# How are horsepower and standard displacement for a rigid airship calculated according to this book?

This is a follow-up based on a question posted here. I updated my initial question but came to the conclusion that a new post might be more manageable. For bibliographic reference(s) and/or getting a copy please refer to the linked question. Be that as it may, this is my current issue:

Having had some time at hand, I went back to the book. The solution of the problem set above continues like this:

Assuming the weight of the power plant and its cars to be 8.lbs/Hp. and the weight of the fuel and the fuel system to be .6 lb. per horsepower hour, the total weight of power plant, fuel system and fuel is

[8 + ( .6 x 60 ) ] Hp. = 44 (Hp.)


combining this with the military load,

15,000 + 44 (Hp.) = .357


No issue so far, I was also able to compute this formula:

However, I cannot make heads or tails of the next part

Combining equations (1) and (2)

My question is how did the author arrive at equation (3)? Where does the value 48D(2/3) come from and how were these formulae combined. When using the previously computed value of .0357 for D, I am not getting the result of 42,000. Apart from the "actual" math involved, I fail to see the meaning of the components involved in equation (3): Could someone help me out here and maybe translate that formula into English sentences?

## 1 Answer

The book author just eliminated Hp from 1 by the formula 2. $$15000 + 44(.39D^{2/3}) = .357 D$$ Do arthitmatic and rearrange: $$.357 D -17.16 D^{2/3} = 42000$$ Divide by the .357 to get $$D- 48.067 D^{2/3} = 42016.8$$ Then round off because he used a slide rule not a calculator.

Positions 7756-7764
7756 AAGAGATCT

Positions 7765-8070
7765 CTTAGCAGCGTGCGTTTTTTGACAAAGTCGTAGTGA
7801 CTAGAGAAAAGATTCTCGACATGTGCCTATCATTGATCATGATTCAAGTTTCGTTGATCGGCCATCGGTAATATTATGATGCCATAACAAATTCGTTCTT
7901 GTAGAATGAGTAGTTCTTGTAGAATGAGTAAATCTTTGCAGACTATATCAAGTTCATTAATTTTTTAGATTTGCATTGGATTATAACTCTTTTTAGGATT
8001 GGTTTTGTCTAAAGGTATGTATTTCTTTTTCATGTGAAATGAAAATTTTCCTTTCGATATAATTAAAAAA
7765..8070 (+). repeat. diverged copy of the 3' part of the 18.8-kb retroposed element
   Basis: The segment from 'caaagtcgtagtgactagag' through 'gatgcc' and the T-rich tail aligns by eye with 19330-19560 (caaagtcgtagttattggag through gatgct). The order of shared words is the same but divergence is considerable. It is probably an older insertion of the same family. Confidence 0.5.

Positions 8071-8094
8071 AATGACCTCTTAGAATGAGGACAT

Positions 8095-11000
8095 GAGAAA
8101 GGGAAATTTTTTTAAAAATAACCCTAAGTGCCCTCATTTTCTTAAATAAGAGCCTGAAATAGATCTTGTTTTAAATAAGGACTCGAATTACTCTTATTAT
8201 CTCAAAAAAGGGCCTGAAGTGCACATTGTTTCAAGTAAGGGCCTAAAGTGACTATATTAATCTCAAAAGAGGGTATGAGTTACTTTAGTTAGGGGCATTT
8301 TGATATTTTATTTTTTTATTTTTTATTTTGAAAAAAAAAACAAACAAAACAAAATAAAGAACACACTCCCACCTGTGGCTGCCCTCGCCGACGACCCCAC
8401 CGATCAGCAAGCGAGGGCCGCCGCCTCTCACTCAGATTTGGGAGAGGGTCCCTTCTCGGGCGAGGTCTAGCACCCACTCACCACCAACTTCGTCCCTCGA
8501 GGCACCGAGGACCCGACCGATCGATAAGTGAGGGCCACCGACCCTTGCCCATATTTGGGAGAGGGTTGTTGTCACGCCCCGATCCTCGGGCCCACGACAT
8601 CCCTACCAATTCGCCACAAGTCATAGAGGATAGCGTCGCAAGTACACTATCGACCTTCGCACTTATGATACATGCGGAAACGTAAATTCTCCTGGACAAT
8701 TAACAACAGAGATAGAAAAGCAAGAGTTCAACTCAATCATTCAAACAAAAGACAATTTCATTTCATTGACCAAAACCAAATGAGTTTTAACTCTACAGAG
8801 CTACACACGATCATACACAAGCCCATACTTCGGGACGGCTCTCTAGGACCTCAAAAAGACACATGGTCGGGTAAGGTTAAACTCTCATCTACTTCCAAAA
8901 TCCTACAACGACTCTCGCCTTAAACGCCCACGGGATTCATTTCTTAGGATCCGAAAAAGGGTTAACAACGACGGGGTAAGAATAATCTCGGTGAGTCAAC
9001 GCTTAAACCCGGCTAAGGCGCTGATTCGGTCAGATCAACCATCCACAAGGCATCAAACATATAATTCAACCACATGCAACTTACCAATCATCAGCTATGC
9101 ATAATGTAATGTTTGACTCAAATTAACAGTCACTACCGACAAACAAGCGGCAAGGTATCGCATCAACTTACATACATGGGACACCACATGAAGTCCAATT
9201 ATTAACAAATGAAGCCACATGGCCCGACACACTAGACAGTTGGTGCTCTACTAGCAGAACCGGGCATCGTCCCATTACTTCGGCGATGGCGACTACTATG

• Dividing your second line by 0.357 should increase the 42,000 value on the righthand side by roughly a factor of 3, rather than they very slight change shown in the 3rd line. Is 42,016.8 really what you intended there? Or is 42k not really what you wanted in the 2nd line (15k, perhaps)? – Ralph J Jul 23 '20 at 3:07
• @RalphJ I'll surely take your comment into account. At the moment, my goal is merely to understand the equations and how the author arrived at some of the results. The present question is a actually a good example for some "missing" steps in solving the equation, at least in my opinion, since I haven't done any "sophisticated" maths for quite a while. For the time being, I'll stick with the values taken from the book Appreciate the additional details. – Sasquatch Jul 23 '20 at 21:47
• My mistake in copying notes. The 42000 in second equation should be 15000 (from eq 1). Then divide by .357 gives 42016.8. Just for fun, I figured out that D=213600 (approximately). – W H G Jul 24 '20 at 14:33